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March 2016 Schema Therapy Bulletin Now Available

10 Mar 2016 7:35 PM | Travis Atkinson (Administrator)

Schema Therapy Bulletin

March 2016: Schema Couples Therapy

“We are afraid to care too much, for fear that the other person does not care at all” - Eleanor Roosevelt

Few intimate relationships commence and develop with the prospect thoughts of tough times ahead, however conflict, challenges and emotional pain are often side effects from are a natural accompaniment to being close to someone.

At the centre of our psychological makeup lies vulnerability, and interpersonal relationships are often where human beings feel that vulnerability. Often the epicentre of vulnerability is observed in the couples relationship, where feelings are magnified by love, romantic bonds, family and ties.

Dysfunctional schemas and modes can be perpetuated by unhealthy, relationships or healed and transformed by healthy and satisfying ones. More recently, the complex interplay between 2 people and their history has become a focus of Schema Therapy. This model suggests ways to explain, improve and resolve some of the obstacles to successful relationships, through its focus on meeting basic human needs. The basic human need to feel safe, secure, connected and cared about,  and the factors that interfere with getting those needs met in healthy and adaptive ways, are explored in this issue.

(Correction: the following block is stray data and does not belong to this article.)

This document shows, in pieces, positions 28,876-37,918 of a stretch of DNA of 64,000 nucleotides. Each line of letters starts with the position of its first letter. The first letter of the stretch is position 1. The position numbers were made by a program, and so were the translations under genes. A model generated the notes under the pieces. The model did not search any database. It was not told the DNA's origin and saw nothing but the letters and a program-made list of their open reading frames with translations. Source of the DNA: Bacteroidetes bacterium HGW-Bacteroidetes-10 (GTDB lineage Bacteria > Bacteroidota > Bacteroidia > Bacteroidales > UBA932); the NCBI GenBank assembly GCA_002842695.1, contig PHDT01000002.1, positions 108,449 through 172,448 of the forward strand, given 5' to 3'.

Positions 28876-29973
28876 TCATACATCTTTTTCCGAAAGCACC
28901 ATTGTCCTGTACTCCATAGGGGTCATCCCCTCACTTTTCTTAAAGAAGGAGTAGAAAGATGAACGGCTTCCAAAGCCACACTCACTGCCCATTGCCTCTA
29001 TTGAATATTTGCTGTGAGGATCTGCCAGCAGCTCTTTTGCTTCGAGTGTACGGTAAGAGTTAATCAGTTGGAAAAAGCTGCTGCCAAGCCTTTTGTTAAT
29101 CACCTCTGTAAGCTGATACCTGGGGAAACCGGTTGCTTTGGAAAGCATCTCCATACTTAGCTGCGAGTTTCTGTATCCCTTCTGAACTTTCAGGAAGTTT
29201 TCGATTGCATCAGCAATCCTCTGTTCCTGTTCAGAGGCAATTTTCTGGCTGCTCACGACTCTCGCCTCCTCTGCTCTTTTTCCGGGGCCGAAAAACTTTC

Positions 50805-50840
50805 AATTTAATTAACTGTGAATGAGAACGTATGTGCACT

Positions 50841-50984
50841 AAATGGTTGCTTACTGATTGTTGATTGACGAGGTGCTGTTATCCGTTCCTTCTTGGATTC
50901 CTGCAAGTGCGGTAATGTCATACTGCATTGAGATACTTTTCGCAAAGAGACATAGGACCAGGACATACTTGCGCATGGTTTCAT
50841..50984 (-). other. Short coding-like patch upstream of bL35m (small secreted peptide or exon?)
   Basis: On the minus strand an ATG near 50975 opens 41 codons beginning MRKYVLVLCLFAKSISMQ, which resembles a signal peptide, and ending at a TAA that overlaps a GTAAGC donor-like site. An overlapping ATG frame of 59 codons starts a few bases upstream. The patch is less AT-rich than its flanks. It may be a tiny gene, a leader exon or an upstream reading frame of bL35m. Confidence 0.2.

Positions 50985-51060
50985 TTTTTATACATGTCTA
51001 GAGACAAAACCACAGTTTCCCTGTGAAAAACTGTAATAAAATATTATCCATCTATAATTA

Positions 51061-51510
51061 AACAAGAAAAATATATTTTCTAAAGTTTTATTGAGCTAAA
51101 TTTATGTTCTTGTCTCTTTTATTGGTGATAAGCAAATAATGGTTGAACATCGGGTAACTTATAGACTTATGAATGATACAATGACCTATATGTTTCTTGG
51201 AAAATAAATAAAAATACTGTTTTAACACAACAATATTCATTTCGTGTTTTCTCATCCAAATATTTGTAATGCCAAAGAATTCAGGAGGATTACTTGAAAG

Co- Editors,

Chris Hayes (Australia)  

Lissa Parsonnet (USA) 

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Mode TrackingSM with Couples

by Chiara Simeone DiFrancesco, Ph.D.  (USA) 

Mode TrackingSM and Need TalkSM are service marks created by the author and belonging to Dialog International Press, LLC

What is Mode TrackingSM and how does it work? Mode TrackingSM comes from the conceptualization of Schema Therapy. It involves the activation of the developmental history of a person, particularly in their childhood. Because we do not live in a perfect world, most children have at least some of their core needs unmet. How core needs are or are not met will impact the individual’s emotional development and their capacity for connection with others. The vantage point of adulthood does not necessarily bring recognition of the lessons learned in childhood, and the consequent formation of early maladaptive schemas (schemas).  Schemas are complex patterns that arouse the autonomic nervous system into a familiar way of coping that maintains the unmet need. These schemas can generally be classified into 18 different patterns. This helps us have some meta-awareness of their activation. 

One can track the activation of the schemas like pistons firing in an engine. Together they more or less, depending on their state of repair, get the car moving.  When schemas are activate, often many of them in rapid succession, people exhibit schema modes. We can observe this from a three-dimensional perspective of core emotions activated (Child Modes), the cognitively mediated “voice in one’s head” (Parent Modes) providing commentary about self and others, and the actual ensuing behaviors (Coping Modes). These layers can be diagrammed in a Mode Map or Mode Cycle Clashcard. They can also be experienced through the exercise of placing the modes in chairs, as their layers are “peeled off” like thin onion skins occurring at some moments nanosecond by nanosecond. MODE TRACKING

A Schema Therapy Approach to Affairs

by Professor Bruce A Stevens, PhD (Australia)